Called everything from account managers to business I.T. managers to relationship managers, these people are essentially mini-CIOs, residing within the business units and doing for them what corporate CIOs do for entire companies. Their jobs go beyond the basic function of representing I.T. to the business; they are also supposed to identify ways that the business units can use technology for competitive advantage. Giving a sense of how seriously some big companies take this function, consultant Merlyn says he is working with a global pharmaceutical company (I.T. budget: $1 billion) that has about 30 relationship managers around the world. Another of Merlyn's clients, a financial services firm, has almost 1,000 people in the role, he says.

It is not an easy job. Relationship managers can fail if they lack the experience and credibility to interact with business-unit leaders at a very high level. After all, you can't expect most 29-year-olds, even ones with all the brains in the world, to square off with executives who have shown they can run billion-dollar businesses. It's the conundrum that the baby-faced Topher Grace ran into, on a smaller scale, in the 2004 movie In Good Company.

"People with the skills to be an I.T. relationship manager are few and far between," Merlyn says. "Most people are not very good at it."

Next Best Practice: Distribute a List of Ongoing Projects—To the Business as Well as I.T.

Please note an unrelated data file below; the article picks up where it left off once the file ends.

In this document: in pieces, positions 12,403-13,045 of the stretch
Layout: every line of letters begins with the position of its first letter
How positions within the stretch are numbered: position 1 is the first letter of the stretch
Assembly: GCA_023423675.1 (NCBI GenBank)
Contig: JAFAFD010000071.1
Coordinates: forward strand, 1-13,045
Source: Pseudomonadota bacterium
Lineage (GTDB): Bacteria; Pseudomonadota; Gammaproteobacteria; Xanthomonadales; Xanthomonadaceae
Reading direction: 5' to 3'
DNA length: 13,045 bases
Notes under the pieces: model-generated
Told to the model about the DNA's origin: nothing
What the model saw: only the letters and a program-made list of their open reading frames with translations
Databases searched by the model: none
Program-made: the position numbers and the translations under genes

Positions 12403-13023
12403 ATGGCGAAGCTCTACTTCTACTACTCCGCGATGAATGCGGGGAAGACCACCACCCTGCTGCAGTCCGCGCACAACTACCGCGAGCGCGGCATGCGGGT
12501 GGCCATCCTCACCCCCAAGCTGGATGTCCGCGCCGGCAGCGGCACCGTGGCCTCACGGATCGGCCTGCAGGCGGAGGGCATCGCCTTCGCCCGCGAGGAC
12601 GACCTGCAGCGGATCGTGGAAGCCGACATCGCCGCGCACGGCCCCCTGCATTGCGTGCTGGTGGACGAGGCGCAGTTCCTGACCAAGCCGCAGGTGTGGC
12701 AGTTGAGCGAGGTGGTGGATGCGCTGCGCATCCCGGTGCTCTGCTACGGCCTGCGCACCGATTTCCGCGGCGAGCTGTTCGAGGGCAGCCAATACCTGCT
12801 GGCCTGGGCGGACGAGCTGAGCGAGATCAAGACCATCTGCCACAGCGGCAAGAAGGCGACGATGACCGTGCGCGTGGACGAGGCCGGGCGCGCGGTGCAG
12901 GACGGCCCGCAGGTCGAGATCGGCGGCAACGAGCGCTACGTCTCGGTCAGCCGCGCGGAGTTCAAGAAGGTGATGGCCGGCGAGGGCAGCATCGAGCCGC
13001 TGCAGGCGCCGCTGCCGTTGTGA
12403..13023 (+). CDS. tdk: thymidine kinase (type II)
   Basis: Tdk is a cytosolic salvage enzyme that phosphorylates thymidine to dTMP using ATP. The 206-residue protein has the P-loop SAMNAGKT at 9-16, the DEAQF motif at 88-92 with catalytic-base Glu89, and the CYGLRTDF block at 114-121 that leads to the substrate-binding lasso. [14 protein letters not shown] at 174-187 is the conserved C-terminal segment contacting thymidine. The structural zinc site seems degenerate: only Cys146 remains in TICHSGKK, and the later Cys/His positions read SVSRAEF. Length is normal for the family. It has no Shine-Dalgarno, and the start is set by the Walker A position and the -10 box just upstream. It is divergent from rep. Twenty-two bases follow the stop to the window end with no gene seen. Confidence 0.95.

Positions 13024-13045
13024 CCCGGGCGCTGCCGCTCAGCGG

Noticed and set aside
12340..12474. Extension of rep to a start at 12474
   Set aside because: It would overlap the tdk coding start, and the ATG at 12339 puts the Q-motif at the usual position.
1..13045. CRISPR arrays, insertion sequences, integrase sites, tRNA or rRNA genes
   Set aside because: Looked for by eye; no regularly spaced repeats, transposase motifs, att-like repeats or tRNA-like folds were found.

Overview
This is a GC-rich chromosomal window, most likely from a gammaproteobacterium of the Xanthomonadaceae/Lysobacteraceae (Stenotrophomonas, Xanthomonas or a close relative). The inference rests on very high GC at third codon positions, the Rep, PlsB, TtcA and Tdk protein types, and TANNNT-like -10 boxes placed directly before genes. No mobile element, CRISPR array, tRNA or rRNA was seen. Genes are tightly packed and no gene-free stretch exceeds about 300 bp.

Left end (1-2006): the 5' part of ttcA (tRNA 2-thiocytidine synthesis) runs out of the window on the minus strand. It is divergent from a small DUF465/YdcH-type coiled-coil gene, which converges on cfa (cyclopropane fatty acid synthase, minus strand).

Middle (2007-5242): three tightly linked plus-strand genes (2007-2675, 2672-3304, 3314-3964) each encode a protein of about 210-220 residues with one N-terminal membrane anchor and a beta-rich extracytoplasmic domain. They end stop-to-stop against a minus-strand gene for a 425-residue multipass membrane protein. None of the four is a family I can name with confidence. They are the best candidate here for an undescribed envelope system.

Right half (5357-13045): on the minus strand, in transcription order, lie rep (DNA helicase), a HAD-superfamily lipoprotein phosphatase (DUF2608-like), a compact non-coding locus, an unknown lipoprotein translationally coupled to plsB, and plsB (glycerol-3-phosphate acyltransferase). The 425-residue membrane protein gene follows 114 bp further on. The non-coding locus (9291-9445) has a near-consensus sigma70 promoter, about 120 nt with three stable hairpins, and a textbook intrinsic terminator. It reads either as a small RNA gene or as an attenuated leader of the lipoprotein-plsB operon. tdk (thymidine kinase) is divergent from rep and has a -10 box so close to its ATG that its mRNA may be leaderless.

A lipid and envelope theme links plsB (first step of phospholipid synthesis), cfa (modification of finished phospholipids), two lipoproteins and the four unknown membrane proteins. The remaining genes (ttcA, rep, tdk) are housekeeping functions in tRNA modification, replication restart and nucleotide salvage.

Ongoing Projects—To the Business as Well as I.T.">

7. Distribute a List of Ongoing Projects—To the Business as Well as I.T.
Do you have it in writing? A regularly updated list of the projects you've got going can do a lot to keep you coordinated with your peers on the business side. Progressive Medical CIO Mazzocco maintains such a record in Excel; its multiple worksheets and entries contain information about projects, tasks, release dates and the dollars Mazzocco has spent.

The document is useful for keeping Mazzocco himself on track, but perhaps its biggest benefit is how Mazzocco uses it with his CEO. The two men, along with several other top executives, discuss an updated version of the project road map twice a month.

"If I can walk around with a list that's been blessed by the CEO and key executives, that's half the battle," Mazzocco says.

Next Best Practice: Network (in a Non-Technical Way)

(in a Non-Technical Way)">

8. Network (in a Non-Technical Way)
Up to now, a lot of our best practice suggestions have had to do with structures and processes. These are all things that can help you stay in tune with the business, but perhaps none is as important as the softer tactic of having good relationships with your peers.

This is easiest, of course, for technology executives who have long tenures at their companies—a rare breed these days. For instance, Doug Allen's 28 years at Columbus, Ohio-based State Auto Financial Corp. give him credibility with his peers—and a deep understanding of his company's $1.1 billion business. When the CEO calls his monthly leadership meetings, Allen, State Auto's director of information technology, is among the 17 people in the room.

"With me there, I can hear what the conversation is," Allen says. "If I wasn't at that table, it would be much harder for me to react to these ideas."